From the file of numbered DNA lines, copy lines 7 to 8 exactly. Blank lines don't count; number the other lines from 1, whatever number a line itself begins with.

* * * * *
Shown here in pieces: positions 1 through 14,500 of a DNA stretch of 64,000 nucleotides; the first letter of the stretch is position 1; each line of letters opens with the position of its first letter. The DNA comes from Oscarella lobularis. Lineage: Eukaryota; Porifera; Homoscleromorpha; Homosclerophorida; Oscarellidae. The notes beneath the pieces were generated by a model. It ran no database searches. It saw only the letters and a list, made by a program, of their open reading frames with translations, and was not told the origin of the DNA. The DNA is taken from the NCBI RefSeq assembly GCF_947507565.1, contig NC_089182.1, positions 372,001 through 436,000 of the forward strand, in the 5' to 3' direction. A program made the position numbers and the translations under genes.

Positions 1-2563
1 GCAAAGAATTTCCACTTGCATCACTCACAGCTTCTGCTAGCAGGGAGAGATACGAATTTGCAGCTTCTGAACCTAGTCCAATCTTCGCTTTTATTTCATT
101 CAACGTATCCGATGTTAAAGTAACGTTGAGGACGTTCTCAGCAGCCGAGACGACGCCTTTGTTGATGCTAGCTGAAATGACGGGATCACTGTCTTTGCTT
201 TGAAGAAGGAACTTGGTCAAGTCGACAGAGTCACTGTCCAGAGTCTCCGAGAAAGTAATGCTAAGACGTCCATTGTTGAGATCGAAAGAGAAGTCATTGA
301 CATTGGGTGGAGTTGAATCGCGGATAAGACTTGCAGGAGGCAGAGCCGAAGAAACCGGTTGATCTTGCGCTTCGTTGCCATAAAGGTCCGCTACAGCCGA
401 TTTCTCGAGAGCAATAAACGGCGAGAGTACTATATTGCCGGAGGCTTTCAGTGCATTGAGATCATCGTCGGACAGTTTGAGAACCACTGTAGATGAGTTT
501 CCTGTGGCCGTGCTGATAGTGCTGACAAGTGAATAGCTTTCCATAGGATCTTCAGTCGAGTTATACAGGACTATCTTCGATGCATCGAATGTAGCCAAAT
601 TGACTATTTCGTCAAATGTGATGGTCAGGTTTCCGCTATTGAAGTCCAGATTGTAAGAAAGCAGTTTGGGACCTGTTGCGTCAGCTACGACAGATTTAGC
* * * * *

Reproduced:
401 TTTCTCGAGAGCAATAAACGGCGAGAGTACTATATTGCCGGAGGCTTTCAGTGCATTGAGATCATCGTCGGACAGTTTGAGAACCACTGTAGATGAGTTT
501 CCTGTGGCCGTGCTGATAGTGCTGACAAGTGAATAGCTTTCCATAGGATCTTCAGTCGAGTTATACAGGACTATCTTCGATGCATCGAATGTAGCCAAAT